Ward Museum of Wildfowl Art
The Ward Museum of Wildfowl Art preserves a collection of wildfowl art, from antique working decoys to contemporary carvings, sculptures, and paintings created along the eastern shore of the country. Its collection is the largest of its kind in the world. Part of the collection is comprised of the decoys made by brothers Stephen and Lemuel Ward—for whom the museum is named after—from much of the first half of the 20th century. The museum also features changing artist exhibits, film screenings, a puppet theater, and other events and programs.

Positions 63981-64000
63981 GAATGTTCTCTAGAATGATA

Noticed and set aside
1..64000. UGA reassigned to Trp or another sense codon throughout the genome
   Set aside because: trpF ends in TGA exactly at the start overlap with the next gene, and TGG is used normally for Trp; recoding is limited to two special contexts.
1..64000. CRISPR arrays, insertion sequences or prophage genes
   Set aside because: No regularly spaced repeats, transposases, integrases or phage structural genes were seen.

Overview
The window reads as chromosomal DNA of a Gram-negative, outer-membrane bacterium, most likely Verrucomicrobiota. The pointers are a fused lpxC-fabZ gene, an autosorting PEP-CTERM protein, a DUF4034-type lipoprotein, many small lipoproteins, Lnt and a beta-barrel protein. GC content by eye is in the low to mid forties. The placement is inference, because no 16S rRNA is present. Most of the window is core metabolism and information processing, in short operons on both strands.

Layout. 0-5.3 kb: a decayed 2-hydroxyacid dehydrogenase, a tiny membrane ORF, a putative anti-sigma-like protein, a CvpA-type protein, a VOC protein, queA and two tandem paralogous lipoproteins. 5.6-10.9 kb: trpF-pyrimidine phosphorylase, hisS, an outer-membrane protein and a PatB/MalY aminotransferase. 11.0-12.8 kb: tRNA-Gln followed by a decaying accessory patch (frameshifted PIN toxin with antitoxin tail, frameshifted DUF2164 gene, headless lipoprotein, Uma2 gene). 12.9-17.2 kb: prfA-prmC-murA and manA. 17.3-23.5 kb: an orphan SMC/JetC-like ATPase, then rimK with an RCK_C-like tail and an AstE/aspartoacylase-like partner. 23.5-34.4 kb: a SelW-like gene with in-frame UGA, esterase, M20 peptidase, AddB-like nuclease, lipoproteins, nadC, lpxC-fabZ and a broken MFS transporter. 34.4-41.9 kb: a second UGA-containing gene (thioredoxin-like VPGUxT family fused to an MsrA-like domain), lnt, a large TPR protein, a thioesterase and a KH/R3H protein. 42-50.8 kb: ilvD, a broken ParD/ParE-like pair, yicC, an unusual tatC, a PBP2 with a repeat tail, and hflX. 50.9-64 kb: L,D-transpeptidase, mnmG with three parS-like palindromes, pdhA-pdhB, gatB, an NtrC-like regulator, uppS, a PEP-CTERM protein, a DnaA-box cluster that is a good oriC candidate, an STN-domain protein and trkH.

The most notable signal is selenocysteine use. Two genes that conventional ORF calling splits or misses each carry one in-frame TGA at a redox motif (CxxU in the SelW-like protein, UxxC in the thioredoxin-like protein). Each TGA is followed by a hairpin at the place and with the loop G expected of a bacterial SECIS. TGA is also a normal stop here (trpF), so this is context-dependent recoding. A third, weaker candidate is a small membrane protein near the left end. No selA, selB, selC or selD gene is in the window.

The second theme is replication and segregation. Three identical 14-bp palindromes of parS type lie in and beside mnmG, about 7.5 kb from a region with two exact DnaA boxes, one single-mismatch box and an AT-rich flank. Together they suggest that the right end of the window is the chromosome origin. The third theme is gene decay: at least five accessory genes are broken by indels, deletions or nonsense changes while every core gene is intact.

Backstory and Context
The museum was established in 1968 as the Ward Foundation. It promoted its collection through exhibits, publication, and general advocacy. In 1975, the museum was finally opened in Holloway Hall on Salisbury University's campus. The growing collection prompted the construction of the current building in 1992.
For roughly forty or so years, the museum has also taken part in the annual Ward World Championship, a convention of artists from all over, gathering to show off their intricate avian sculptures and art. Ward Museum also offers educational programs and services, which have served roughly 10,000 children annually. Having members in all fifty US states, the Ward Museum continues to be an example of the natural beauty of avian life, and a celebration of man’s artistic achievement.